So you could just say, we’ve been asked to turn in a 5% increase next year, and leave it at that. But for your program to achieve maximum value, there is a better way.
A fundraising budget should always be built from the ground up, initiative-by-initiative.
It begins with a list of impact factors – what’s happening inside your organization that may affect revenue both positively or negatively, and what’s likely to happen in the outside world.
Perhaps you’re launching a new brand and marketing campaign that will build awareness and help boost your fundraising campaigns. Maybe a new program is being started that donors are likely to support. Possibly the economy is changing, or jobs in your community are on an up- or down-swing. Or you might be concerned about the increasing noise of the upcoming election.
Once you’ve developed your list of impact factors, look at your own initiatives.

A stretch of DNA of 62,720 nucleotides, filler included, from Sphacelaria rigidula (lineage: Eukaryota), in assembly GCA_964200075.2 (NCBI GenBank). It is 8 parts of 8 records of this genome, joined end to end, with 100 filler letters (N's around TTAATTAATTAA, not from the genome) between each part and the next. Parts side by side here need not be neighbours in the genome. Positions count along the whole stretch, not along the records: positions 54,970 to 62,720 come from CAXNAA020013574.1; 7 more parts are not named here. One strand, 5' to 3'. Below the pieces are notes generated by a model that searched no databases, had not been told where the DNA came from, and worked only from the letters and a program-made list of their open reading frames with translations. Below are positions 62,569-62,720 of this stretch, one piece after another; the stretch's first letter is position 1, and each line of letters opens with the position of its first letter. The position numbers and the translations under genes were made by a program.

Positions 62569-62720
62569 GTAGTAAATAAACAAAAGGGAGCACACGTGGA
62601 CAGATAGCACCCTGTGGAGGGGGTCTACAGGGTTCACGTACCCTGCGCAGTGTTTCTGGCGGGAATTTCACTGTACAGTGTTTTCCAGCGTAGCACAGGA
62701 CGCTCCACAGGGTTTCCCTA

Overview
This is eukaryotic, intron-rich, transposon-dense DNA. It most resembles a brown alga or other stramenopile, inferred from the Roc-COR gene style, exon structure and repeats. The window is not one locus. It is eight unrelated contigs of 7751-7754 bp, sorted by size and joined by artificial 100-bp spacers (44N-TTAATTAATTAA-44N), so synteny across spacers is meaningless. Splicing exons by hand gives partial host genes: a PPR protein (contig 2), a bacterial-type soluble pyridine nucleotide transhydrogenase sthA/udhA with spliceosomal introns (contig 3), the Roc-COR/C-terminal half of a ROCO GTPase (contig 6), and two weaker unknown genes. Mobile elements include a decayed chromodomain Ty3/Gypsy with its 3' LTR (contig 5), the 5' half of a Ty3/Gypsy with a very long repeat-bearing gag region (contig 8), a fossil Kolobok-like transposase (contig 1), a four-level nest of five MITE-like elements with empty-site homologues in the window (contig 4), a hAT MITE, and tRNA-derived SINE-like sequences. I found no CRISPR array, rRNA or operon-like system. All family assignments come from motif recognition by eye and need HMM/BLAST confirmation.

Have you gained a large number of monthly sustainers for example? This will change your cash flow as well as your traditional direct mail program, with fewer donors available to solicit by direct mail. Has your email list grown, or perhaps you have a new, stronger donation platform that will help increase this revenue line item? Will you launch any new initiatives, and will expectations be low or high in the first year? Are there any increased or decreased expenses or new investments that should be calculated into the net projection?
Only after you do this vital work of fully assessing your program and mapping out the likely road ahead, can you effectively plan for the strongest possible revenue picture – built on reality — with a clear path to success.